Shield Of Justice by Radclyffe

Shield Of Justice by Radclyffe

Language: eng
Format: mobi
Published: 2011-08-20T03:51:45+00:00

Chapter Seventeen

Rebeccas beeper went off before the hospital elevator touched the ground floor. Threading her way through the log jam of wheelchairs, elderly patients shuffling behind steel-framed walkers, and clumps of disoriented visitors, she reached a public phone and called the station.

"Frye, here," she announced into the phone.

She edged her way out of the path of a speeding adolescent and waited impatiently for her call to be put through.

"This is Watts," the heavy male voice intoned in a bored voice.

"What do you want, Watts?" Rebecca snapped, unable to hide her dislike for her new partner.

"A call came in on the night shift -- a desk clerk down on Delroy found a dead hooker in one of the upstairs rooms."

Rebecca waited for more and was rewarded with the faint background buzz of the phone line.

"Watts," she said in exasperation, "we dont have time to track down some faceless john who got too rough with a hooker. Turn it over to Homicide."

"Yeah," Watts said. "Youre probably right. The whore was just a kid --thirteen, they said."

Rebecca expelled a ragged breath. "Fuck! I was hoping we had quieted that action down."

"Funny thing about it. The M.E. called in a preliminary report -- seems the kid was beaten to death first, then sodomized. The semen analysis showed up type O."

"Jesus!" Rebecca exclaimed. "Why didnt you say it might be our guy straight out! Give me the address -- Ill meet you there."

She knew the place. The Viceroy Hotel. It had once been a respectable hotel, housing long-term tenants and the occasional tourist. With the decline of the neighborhood and the gravitation of junkies, prostitutes, and drug dealers to this area, anyone who could afford to had moved out. Now the hotel was a stop over for hookers and their clients, junkies waiting for their next fix, and the lonely wino who had scrounged the price of a thin mattress for the night.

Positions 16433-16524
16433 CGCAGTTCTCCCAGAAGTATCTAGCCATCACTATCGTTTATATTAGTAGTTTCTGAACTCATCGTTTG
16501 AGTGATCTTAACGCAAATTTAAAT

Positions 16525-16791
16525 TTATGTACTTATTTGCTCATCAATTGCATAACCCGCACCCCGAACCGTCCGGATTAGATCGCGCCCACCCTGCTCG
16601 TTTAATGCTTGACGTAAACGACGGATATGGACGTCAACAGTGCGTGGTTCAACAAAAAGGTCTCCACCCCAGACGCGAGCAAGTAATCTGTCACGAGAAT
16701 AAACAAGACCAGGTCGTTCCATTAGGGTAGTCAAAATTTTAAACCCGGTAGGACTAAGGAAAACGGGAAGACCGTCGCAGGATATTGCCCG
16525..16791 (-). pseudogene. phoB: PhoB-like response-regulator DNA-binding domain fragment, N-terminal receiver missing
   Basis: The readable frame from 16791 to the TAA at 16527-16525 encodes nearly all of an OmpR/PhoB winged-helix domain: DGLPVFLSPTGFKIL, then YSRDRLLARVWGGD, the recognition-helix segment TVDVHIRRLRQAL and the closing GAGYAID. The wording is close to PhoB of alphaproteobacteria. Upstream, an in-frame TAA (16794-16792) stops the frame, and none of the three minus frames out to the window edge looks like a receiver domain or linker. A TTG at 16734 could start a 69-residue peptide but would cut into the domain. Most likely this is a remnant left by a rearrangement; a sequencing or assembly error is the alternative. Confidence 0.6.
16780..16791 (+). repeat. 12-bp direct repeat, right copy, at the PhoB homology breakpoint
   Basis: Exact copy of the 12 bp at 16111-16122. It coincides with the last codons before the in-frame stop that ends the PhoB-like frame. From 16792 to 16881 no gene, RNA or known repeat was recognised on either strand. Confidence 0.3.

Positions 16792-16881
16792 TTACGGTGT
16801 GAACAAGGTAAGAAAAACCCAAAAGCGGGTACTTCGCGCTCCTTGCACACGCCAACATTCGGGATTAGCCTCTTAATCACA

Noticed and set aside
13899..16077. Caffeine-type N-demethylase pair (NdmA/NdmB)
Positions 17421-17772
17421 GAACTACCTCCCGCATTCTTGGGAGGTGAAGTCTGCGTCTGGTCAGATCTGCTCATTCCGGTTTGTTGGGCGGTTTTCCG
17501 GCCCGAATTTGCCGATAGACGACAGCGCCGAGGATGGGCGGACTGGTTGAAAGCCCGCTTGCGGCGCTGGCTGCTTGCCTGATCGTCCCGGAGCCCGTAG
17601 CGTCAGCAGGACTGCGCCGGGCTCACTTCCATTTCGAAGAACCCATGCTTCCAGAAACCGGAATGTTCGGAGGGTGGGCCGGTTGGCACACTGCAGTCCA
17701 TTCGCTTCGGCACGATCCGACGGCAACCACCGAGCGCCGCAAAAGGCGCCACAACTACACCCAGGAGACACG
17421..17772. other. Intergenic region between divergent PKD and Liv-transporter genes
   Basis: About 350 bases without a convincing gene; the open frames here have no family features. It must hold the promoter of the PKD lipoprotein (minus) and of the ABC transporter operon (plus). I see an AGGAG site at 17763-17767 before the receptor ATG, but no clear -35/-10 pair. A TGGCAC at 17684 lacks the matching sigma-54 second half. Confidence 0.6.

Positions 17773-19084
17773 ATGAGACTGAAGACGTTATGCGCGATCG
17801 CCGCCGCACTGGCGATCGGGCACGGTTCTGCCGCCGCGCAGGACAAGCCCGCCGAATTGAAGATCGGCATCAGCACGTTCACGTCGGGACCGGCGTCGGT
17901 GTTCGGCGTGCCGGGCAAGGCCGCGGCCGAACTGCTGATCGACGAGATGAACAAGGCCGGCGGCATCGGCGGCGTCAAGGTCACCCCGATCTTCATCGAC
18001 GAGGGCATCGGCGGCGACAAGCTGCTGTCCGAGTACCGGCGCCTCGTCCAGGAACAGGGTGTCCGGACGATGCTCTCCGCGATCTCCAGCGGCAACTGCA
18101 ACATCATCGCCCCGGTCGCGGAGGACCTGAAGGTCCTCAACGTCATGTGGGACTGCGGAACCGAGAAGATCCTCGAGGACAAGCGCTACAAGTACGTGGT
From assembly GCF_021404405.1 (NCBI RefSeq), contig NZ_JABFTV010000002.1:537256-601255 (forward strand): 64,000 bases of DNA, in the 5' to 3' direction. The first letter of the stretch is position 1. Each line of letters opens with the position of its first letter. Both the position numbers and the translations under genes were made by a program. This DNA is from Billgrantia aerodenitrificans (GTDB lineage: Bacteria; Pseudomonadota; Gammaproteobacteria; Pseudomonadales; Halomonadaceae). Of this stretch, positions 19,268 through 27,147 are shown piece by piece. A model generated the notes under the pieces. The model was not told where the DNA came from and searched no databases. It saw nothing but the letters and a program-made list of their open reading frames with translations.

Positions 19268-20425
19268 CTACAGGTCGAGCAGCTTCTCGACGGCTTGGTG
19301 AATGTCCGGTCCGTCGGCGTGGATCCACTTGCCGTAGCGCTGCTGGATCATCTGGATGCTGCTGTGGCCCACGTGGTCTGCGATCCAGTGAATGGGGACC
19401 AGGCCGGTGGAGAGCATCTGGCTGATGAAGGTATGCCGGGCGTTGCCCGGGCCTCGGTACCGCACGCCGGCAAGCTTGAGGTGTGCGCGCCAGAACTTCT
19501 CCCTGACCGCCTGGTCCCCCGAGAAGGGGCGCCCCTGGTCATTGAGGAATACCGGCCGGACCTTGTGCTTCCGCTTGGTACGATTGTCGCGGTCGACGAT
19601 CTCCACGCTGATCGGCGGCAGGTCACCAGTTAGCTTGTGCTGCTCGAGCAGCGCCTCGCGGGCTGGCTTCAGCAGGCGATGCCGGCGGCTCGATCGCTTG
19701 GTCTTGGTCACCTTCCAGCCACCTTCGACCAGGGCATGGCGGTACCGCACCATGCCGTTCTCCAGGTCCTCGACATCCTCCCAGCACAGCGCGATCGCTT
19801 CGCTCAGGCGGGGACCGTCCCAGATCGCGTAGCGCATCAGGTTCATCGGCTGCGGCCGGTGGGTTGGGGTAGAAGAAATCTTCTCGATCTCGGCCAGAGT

Rebecca made the cross-town trip easily, despite the rush of lunch hour traffic. Watts was waiting in front of the four-story building, looking apathetic and bored. His crumpled suit, too tight across his bulging middle, had once been expensive but now reflected the neglect and disinterest which was evident in the man himself. Rebecca knew that he had once been considered a sharp detective, but apparently, something had changed. He looked every inch the burnt out veteran, just putting in time until his pension came up. Rebecca did not want to be saddled with him; he was clearly a loser.

She joined him wordlessly, and they pushed through the hotels double entry doors into a dank, dimly lit foyer. Thread-bare chairs sat haphazardly on a rug of indeterminate color. Piles of old magazines lay strewn randomly over the surface of a scarred coffee table. Beyond this waiting area was a small counter where the desk clerk leaned on his elbow, watching them impassively. The room was empty except for an old woman who reclined on a sofa against one wall, snoring softly.

The clerk clearly read them as cops and continued to stare at them without speaking.


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